Researchers Say Not Enough Cheese, Egg & Fish Alternatives Exist But Anticipate More Diversified Plant-Based Future

vegan options German supermarket
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The EIT food communication project ‘The V-Place’, coordinated by Germany’s University of Hohenheim, intends to improve acceptance and reach of plant-based alternatives in Europe. Its recent research reveals insufficient levels of diversity in plant-based products available and a lack of consumer-orientation, but anticipates this will improve.

The V-Place focuses on six European countries, namely Germany, Denmark, France, Italy, Spain and Poland. The demand and supply for vegan alternative products has increased in all countries in recent years, but many plant-based offers are inadequate and do not fully meet customer demands.

Experts consider solely the current range of plant-based milk alternatives to be comparatively diverse, which can be illustrated with the global plant-based milk map as revealed this World Plant Milk Day. Outside of plant milks, the European plant-based market is summarised as not yet sufficiently diversified, with too few cheese, egg and fish alternatives.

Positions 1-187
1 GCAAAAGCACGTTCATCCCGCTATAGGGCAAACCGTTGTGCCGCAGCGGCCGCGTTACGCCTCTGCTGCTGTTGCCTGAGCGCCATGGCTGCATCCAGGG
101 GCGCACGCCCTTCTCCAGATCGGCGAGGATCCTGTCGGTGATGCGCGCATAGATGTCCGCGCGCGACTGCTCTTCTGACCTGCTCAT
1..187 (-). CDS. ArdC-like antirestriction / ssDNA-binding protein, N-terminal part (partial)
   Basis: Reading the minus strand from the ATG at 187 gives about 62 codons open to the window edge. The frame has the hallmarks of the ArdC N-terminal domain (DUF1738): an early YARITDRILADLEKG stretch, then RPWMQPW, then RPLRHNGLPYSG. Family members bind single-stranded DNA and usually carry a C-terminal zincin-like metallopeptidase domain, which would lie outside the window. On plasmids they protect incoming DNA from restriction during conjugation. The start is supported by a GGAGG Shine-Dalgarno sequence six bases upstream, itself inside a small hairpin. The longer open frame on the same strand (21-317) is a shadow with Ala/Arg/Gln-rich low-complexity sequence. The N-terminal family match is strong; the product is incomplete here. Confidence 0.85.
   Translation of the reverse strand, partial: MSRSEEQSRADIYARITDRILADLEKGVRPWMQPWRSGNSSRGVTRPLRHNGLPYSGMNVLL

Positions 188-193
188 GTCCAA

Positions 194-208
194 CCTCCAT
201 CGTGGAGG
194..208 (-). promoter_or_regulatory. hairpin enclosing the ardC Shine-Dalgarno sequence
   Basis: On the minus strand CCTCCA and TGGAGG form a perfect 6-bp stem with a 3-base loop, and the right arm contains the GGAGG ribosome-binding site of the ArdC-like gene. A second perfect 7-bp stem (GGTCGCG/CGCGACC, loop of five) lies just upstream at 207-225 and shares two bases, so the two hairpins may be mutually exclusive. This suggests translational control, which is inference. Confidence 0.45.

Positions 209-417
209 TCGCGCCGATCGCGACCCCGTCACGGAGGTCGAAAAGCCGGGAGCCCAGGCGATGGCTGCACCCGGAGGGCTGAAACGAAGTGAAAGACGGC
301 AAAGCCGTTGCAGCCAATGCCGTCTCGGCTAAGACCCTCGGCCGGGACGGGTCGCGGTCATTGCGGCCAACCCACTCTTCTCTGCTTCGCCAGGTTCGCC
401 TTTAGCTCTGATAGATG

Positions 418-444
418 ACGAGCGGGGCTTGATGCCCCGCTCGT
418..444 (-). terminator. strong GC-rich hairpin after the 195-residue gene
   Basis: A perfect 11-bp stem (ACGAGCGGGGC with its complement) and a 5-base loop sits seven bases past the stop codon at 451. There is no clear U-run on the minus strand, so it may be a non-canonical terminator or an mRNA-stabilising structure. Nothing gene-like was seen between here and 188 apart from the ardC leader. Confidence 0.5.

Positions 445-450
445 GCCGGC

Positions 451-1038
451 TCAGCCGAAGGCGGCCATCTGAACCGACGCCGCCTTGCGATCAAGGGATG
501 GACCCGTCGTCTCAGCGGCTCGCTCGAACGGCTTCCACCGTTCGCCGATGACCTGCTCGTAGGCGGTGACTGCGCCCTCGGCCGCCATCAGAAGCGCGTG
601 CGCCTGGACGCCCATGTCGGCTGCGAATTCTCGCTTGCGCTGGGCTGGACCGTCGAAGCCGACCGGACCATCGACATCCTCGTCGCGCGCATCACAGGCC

milk brand map wpmd

Even the contemporary plant-based meat market is rated as average, as there is claimed to be an overly strong focus on burger patties, sliced meat and sausages. Whilst an increasing number of supermarkets and discounters, most recently the German discounter giant Penny, are introducing their own plant-based meat alternatives, the product ranges rarely exceed the horizon of mentioned items.

However, the project experts anticipate far-reaching improvements in the future, with country-specific and culinary offerings that are healthier and more sustainable than current products on the market. Overall, the range of vegan alternative products is expected to increase significantly. To this end, ‘The V-Place’ project, which is carried out in cooperation with Danone and ProVeg International, plans to carry out cross-country communication work to promote a plant-based future.

“We want to bring this type of nutrition closer to the population in Europe – with solid information that can be understood by everyone,” explained the project leader, Klaus Hadwiger from the Research Center for Bioeconomy at the University of Hohenheim. “There are still many misconceptions about plant-based nutrition. We would like to change that.”